British MoD works on ‘quantum compass’ technology to replace GPS
The British Ministry of Defense is investing millions of pounds into the “earth-based” technology, which they hope may become an alternative to space-based GPS on board nuclear submarines and ships.
Part of the reason the MoD is so keen to develop a “quantum compass” is that GPS doesn’t work underwater.
When submarines dive they navigate using accelerometers to register every twist and turn of the vessel. However, this method is not very accurate.
“Today, if a submarine goes a day without a GPS fix we’ll have a navigation drift of the order of a kilometer when it surfaces,” says Neil Stansfield from the UK Defense Science and Technology Laboratory (DSTL) at Porton Down that is working on the project.
Eventually, a “quantum compass” might be available for smartphone users who now use GPS to pinpoint their location.
The DSTL’s team was inspired by the Nobel-prize winning discovery that revealed that lasers can trap and cool a cloud of atoms placed in a vacuum to less than a millionth of a degree above absolute zero, to temperatures a billion times colder than outer space.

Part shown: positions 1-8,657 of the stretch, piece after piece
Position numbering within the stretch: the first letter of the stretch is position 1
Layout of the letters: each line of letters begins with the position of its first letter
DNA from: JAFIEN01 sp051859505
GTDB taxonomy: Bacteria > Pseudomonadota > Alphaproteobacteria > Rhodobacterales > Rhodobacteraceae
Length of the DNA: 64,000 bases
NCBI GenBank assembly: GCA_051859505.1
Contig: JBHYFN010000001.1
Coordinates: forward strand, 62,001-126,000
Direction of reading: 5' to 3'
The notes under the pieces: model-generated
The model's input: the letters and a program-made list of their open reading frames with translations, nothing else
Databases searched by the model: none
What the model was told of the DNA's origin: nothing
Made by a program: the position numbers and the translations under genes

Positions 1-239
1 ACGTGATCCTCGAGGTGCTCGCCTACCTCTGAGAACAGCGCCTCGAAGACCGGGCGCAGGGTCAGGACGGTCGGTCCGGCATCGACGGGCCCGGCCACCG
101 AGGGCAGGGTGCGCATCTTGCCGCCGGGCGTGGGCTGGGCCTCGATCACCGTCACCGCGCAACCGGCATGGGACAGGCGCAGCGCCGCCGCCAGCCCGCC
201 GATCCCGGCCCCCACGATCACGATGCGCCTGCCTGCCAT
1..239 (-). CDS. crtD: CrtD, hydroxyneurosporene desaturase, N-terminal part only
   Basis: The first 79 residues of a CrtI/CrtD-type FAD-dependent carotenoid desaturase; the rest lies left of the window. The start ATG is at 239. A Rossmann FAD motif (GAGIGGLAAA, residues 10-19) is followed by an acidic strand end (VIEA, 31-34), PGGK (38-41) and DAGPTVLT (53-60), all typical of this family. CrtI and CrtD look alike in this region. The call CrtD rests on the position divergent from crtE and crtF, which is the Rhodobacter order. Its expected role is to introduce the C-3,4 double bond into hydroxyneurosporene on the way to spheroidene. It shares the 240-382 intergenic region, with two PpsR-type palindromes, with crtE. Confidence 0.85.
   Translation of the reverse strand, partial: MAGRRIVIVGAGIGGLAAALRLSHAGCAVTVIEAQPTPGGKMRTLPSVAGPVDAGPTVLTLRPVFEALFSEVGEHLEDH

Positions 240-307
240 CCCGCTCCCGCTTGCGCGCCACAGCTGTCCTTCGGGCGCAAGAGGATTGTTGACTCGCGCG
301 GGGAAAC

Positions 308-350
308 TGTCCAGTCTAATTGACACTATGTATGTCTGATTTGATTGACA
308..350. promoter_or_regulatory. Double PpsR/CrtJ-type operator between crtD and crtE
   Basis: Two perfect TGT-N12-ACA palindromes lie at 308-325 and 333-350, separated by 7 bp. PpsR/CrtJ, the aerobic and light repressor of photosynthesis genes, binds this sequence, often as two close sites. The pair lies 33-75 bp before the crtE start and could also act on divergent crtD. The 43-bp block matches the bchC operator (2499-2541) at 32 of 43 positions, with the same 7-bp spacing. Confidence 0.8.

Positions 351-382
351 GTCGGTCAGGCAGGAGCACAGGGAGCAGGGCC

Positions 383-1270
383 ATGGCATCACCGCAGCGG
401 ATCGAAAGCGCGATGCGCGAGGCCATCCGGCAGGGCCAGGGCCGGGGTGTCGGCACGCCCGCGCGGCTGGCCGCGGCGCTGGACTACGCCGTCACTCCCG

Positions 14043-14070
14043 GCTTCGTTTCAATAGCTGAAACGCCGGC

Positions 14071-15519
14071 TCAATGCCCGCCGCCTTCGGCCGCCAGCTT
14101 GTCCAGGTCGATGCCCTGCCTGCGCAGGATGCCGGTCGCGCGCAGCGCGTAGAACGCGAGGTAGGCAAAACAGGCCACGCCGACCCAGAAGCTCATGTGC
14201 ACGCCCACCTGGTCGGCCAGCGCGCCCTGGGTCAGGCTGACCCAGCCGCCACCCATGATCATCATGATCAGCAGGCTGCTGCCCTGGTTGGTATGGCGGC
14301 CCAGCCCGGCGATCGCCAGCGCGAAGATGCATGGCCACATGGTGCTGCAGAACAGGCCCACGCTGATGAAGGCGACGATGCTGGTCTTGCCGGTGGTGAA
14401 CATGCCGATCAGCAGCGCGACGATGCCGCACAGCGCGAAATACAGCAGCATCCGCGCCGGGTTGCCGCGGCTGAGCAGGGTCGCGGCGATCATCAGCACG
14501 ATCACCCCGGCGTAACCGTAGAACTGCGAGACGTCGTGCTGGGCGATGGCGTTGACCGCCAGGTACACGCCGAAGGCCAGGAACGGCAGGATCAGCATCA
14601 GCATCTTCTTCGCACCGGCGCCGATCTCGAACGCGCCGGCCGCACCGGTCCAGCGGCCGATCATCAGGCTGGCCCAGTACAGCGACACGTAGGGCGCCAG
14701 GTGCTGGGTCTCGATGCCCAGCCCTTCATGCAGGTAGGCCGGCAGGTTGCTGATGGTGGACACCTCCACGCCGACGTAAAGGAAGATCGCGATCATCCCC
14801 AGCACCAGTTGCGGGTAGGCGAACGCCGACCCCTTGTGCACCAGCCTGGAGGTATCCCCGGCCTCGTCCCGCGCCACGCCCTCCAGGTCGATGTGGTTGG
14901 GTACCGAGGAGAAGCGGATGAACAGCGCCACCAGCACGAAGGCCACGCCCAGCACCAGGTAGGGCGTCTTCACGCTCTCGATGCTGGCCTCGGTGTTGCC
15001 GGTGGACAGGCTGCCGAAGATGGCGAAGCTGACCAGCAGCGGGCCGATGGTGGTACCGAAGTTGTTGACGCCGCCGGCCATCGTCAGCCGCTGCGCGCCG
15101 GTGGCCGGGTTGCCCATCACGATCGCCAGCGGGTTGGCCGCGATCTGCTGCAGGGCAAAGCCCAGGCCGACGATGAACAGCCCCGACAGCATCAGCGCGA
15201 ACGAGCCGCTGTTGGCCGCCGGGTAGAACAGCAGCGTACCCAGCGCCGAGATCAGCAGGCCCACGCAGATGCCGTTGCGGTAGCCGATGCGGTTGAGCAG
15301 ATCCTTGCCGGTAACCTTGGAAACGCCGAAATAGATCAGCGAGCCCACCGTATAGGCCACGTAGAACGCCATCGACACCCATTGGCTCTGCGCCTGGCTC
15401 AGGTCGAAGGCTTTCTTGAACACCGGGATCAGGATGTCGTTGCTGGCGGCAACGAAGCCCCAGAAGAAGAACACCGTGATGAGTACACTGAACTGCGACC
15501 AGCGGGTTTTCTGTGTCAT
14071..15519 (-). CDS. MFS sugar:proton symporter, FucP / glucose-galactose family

At their lowest energies, the atoms become the coldest known bodies in the universe. Super-cooled low energy atoms are extremely sensitive to changes in the Earth’s magnetic and gravitational field.
If trapped on a small device, their fluctuations can allow scientists to track their movements from great distances away and their locations pinpointed with extreme precision.
So far, the Defense Science and Technology Laboratory has developed a quantum navigation system resembling a “1-meter-long shoe box,” according to Stansfield. Scientists are now focusing their efforts on miniaturizing the device, so that it can be used by soldiers and not just on board submarines and ships.
“Quantum TNS [Time, Navigation and Sensing] technologies could bring game-changing advantages to the UK defense sector and support markets measured in billions of pounds, here in the UK and around the world,” Stansfield said.
Unlike GPS, the pioneer in the field of pinpointing locations, a “quantum compass” will be interference-proof. The US has repeatedly warned that its GPS is vulnerable to attacks and deliberate disruption.
A “quantum compass,” may also be used to create the world's most accurate atomic clocks, scientists say.
In 2013, the UK announced an investment of £270 million over five years to research the possibility of incorporating quantum science in new products and services, the Financial Times reports. According to the newspaper, companies including Nokia, Hitachi and Toshiba have established quantum research laboratories in Britain.